Use variables to store values.

  • Variables are names for values.

  • In Python the = symbol assigns the value on the right to the name on the left.

  • The variable is created when a value is assigned to it.

  • Here, Python assigns an age to a variable age and a name in quotes to a variable first_name.

    age = 42
    first_name = 'Ahmed'

    {: .language-python}

  • Variable names

    • can only contain letters, digits, and underscore _ (typically used to separate words in long variable names)

    • cannot start with a digit

    • are case sensitive (age, Age and AGE are three different variables)

  • Variable names that start with underscores like __alistairs_real_age have a special meaning so we won’t do that until we understand the convention.

Use print to display values.

  • Python has a built-in function called print that prints things as text.

  • Call the function (i.e., tell Python to run it) by using its name.

  • Provide values to the function (i.e., the things to print) in parentheses.

  • To add a string to the printout, wrap the string in single or double quotes.

  • The values passed to the function are called arguments

print(first_name, 'is', age, 'years old')

{: .language-python}

Ahmed is 42 years old

{: .output}

  • print automatically puts a single space between items to separate them.

  • And wraps around to a new line at the end.

Variables must be created before they are used.

  • If a variable doesn’t exist yet, or if the name has been mis-spelled, Python reports an error. (Unlike some languages, which “guess” a default value.)


{: .language-python}

NameError                                 Traceback (most recent call last)
<ipython-input-1-c1fbb4e96102> in <module>()
----> 1 print(last_name)

NameError: name 'last_name' is not defined

{: .error}

  • The last line of an error message is usually the most informative.

  • We will look at error messages in detail [later](/15-scope/#reading-error-messages).

Variables Persist Between Cells

Be aware that it is the order of execution of cells that is important in a Jupyter notebook, not the order in which they appear. Python will remember all the code that was run previously, including any variables you have defined, irrespective of the order in the notebook. Therefore if you define variables lower down the notebook and then (re)run cells further up, those defined further down will still be present. As an example, create two cells with the following content, in this order:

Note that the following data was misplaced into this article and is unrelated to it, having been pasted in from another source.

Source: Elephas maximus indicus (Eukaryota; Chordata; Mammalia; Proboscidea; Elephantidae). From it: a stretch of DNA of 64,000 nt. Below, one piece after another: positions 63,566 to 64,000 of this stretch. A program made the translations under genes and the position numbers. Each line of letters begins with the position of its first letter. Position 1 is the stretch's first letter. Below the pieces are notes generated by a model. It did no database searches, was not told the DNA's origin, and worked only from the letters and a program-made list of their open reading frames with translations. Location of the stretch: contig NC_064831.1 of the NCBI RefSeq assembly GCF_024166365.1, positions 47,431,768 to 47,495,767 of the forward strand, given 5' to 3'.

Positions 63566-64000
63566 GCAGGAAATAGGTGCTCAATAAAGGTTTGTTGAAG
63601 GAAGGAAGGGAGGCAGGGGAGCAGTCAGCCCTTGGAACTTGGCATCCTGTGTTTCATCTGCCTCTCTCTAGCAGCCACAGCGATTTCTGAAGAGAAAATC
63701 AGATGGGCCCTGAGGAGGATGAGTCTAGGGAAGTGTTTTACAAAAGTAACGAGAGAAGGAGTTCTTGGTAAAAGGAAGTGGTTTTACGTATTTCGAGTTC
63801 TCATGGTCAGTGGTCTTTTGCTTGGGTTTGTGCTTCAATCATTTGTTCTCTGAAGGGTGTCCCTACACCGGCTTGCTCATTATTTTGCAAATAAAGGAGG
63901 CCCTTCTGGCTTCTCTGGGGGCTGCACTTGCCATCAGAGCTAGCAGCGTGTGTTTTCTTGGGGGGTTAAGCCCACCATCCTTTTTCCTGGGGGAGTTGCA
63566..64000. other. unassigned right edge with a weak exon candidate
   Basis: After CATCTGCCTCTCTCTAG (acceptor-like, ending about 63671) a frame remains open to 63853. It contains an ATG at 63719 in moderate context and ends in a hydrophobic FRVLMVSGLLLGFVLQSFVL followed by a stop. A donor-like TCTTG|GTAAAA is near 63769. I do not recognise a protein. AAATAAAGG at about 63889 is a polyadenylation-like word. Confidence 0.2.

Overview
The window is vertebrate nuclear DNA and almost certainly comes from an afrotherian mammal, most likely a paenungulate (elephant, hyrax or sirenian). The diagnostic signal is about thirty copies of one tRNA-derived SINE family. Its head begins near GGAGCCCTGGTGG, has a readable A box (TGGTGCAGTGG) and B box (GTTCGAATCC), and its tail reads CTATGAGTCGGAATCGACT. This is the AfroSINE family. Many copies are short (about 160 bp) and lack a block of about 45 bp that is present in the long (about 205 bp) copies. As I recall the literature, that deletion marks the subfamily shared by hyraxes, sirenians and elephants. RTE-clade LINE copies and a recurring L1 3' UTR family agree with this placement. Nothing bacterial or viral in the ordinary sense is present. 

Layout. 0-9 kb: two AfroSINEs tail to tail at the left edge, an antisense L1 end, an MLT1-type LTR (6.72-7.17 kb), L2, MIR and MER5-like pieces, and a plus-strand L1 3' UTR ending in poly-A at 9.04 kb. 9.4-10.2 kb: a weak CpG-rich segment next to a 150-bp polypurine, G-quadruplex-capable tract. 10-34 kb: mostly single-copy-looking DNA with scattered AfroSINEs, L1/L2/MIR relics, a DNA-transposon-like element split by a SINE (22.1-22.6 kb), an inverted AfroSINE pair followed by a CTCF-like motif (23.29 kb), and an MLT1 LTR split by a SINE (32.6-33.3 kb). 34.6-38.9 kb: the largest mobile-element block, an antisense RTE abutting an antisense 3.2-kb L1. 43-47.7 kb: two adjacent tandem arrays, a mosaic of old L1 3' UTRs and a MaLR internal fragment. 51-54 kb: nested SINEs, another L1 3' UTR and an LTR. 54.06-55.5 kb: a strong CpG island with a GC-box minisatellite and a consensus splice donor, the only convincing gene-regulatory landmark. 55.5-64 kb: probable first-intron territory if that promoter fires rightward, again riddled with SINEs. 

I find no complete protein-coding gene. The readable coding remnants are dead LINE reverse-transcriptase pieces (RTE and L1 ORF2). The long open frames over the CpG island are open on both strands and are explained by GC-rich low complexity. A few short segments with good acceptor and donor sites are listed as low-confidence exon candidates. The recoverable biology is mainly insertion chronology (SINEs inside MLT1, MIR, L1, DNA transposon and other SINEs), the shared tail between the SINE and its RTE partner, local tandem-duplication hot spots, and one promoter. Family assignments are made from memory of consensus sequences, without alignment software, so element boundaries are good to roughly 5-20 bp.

{: .language-python}

myval = 1

{: .language-python}

If you execute this in order, the first cell will give an error. However, if you run the first cell after the second cell it will print out 1. To prevent confusion, it can be helpful to use the Kernel -> Restart & Run All option which clears the interpreter and runs everything from a clean slate going top to bottom. {: .callout}

Variables can be used in calculations.

  • We can use variables in calculations just as if they were values.

    • Remember, we assigned the value 42 to age a few lines ago.

age = age + 3
print('Age in three years:', age)

{: .language-python}

Age in three years: 45

{: .output}

Use an index to get a single character from a string.

  • The characters (individual letters, numbers, and so on) in a string are ordered. For example, the string 'AB' is not the same as 'BA'. Because of this ordering, we can treat the string as a list of characters.

  • Each position in the string (first, second, etc.) is given a number. This number is called an index or sometimes a subscript.

  • Indices are numbered from 0.

  • Use the position’s index in square brackets to get the character at that position.

an illustration of indexing

atom_name = 'helium'

{: .language-python}


{: .output}

Use a slice to get a substring.

  • A part of a string is called a substring. A substring can be as short as a single character.

  • An item in a list is called an element. Whenever we treat a string as if it were a list, the string’s elements are its individual characters.

  • A slice is a part of a string (or, more generally, any list-like thing).

  • We take a slice by using [start:stop], where start is replaced with the index of the first element we want and stop is replaced with the index of the element just after the last element we want.

  • Mathematically, you might say that a slice selects [start:stop).

  • The difference between stop and start is the slice’s length.

  • Taking a slice does not change the contents of the original string. Instead, the slice is a copy of part of the original string.

atom_name = 'sodium'

{: .language-python}


{: .output}